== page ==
Advances in ic engines

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Advances in ic engines

  1. 1. ADVANCES IN ICENGINESSANKAR RAM T. , MIDHUN ANTONY JOSEPHJyothi engineering college, Cheruthuruthy, Thrissur.
  2. 2. Introduction to IC engines Invented in early 1680 First attempt by Christian Huygens Converts heat energy produced by burning of fuel to mechanical output. Basically consists of a piston-cylinder arrangement. The expansion of air due to the heat produced moves the piston inside the cylinder.
  3. 3. Classification of IC engines Two main classifications:  Based on combustion  Spark Ignition [SI engines] (Eg: Petrol Engine)  Compression Ignition [CI engines] (Eg: Diesel Engine)  Based on Number of strokes  Two stroke  Four Stroke  Six Stroke
  4. 4. Major areas of advancement The vision behind evolving of IC engine was to extract maximum power from the fuel while reducing emissions and pollution from the engine. The main areas of advancement are:  Engine Design  Material Selection  Timing Controls  Fuel Injection And Combustion The advances moves almost parallel and most companies have their own versions of the advances discussed here.
  5. 5. Engine Design The early designs involved a single cylinder. This caused a large amount of fluctuations in power output. So more number of cylinders were added to reduce output fluctuations and size of engine There are four types of engine designs used.  Inline  V Type  Flat Type  Radial Engines
  6. 6. Engine Design Inline Engine V Type Engine Flat Engine Radial Engine
  7. 7. Material selection When selecting materials for engine, following factors are considered  Weight of material  Melting point  Coefficient of expansion  Heat transmission power  Vibration and sound damping The main metals used in engine manufacture are  Grey Cast Iron  Aluminium  Magnesium
  8. 8. Use of Sodium in engines A part of engine is hollowed and is filled with sodium When temperature of the part becomes 1600C sodium melts This molten state has better heat transfer that solid metal Sodium is mainly used in:  Sodium Valves (Exhaust Valves)  Piston Skirts
  9. 9. Timing controls The Efficiency of engine is decided by the timing of its sequential operation.  Timing of inlet and exhaust valves  Timing of the spark in SI engines  Timing of fuel injection in CI engines  Sequential operation of each cylinders in multi cylinder engine In normal cases these timings are a design parameter set at time of manufacture. The goal of timing control is to change the timings of engine while its working.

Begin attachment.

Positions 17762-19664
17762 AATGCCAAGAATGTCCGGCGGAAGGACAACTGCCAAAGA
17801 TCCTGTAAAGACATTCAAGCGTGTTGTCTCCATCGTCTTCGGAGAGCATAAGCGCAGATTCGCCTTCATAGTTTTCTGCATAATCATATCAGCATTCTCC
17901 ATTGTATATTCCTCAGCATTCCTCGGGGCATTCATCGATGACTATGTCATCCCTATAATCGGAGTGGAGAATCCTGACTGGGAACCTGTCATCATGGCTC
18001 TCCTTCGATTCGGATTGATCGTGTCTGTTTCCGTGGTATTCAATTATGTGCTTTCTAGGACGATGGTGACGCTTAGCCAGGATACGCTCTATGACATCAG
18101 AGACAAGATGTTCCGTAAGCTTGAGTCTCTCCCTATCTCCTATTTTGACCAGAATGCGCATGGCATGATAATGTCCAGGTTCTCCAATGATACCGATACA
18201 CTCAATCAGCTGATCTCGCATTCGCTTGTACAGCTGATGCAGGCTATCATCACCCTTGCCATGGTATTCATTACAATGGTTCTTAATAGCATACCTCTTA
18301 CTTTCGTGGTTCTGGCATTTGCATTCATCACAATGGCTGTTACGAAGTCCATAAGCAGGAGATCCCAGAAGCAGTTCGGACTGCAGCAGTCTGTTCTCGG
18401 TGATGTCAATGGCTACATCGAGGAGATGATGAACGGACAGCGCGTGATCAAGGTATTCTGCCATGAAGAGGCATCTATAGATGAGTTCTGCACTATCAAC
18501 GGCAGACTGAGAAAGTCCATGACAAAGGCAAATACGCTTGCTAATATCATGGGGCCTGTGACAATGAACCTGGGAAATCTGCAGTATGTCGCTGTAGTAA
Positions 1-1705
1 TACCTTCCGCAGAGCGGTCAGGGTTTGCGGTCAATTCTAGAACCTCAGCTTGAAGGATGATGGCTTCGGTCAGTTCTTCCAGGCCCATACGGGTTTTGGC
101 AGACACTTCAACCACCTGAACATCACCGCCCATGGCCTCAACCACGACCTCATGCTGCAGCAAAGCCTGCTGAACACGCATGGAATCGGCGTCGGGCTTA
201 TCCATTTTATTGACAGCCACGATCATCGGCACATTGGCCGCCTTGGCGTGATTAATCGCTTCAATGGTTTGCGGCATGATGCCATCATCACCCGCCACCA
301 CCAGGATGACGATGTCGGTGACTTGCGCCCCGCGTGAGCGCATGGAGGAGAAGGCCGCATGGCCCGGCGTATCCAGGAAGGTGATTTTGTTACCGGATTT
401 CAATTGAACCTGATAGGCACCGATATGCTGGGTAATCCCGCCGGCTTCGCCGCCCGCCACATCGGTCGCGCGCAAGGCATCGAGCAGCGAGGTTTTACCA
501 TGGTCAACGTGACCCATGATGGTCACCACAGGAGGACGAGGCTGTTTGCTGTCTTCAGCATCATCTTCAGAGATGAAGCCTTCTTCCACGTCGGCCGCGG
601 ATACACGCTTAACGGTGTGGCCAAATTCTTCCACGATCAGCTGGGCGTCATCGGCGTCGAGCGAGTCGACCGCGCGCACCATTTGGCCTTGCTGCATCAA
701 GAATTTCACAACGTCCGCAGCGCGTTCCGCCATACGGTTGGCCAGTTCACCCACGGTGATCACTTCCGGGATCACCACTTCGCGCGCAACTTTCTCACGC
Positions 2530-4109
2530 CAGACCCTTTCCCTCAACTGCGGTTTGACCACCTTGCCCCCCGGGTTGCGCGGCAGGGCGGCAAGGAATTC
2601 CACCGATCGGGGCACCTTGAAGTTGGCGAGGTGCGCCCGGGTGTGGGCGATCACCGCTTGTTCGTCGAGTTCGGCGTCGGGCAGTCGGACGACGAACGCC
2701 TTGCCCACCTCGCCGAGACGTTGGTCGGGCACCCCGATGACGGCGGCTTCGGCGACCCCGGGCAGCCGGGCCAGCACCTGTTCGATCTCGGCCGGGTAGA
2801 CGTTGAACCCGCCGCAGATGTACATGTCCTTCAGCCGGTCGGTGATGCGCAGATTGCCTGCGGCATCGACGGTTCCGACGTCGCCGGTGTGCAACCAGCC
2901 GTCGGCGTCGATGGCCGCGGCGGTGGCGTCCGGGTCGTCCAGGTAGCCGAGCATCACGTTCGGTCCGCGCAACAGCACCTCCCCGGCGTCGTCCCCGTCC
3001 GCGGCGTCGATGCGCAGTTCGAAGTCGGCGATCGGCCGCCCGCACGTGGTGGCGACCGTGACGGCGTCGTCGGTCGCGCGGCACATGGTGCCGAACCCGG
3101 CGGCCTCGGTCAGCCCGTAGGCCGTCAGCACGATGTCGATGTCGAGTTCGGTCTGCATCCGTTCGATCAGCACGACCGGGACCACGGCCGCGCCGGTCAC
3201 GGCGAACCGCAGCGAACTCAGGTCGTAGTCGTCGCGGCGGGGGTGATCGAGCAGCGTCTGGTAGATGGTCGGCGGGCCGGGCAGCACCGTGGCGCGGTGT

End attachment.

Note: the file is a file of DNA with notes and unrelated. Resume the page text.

10. 10. Variable Valve Timing (VVT) At low rpm, the timing is adjusted for maximum efficiency. At high rpm, time the valve remains opened is reduced while increasing the opening size. This helps to pump more charge to cylinder without creating backpressure or scavenching. An electronic system uses a microcontroller to adjust the solenoid valve.
  11. 11. Variable Valve Timing (VVT) In a mechanical system, the input from crank is given to a gear which is locked to the cam using a pin. When adjustment is needed, the pin is removed magnetically and a stepper motor adjusts the cam. Used in many cars in various names BMW Valvetronic, VANOS Fiat Twin Cam VIS General Motors VVT, DCVCP Honda VTEC, i-VTEC
  12. 12. Variable Valve Timing (VVT)
  13. 13. Active Valve Train In active valve train, there will be two cams designed for specific road conditions. When the microprocessor detects a rough terrain, the cam used will be the one for more power. But during cruising, the cam is switched to a low power, high efficient cam using a cam tapper. Introduced first by Lotus Motors and later developed by Nissan Motors.
  14. 14. Cylinder Deactivation Cylinder deactivation is a derived form of active cam switching. In this method, while cruising a part of cylinders are switched off by switching to a cam without lobes. This method is successful because of following  Lesser fuel consumption  Less heat generation  Less power lost in managing other cylinders This is mostly employed in V Type Engines.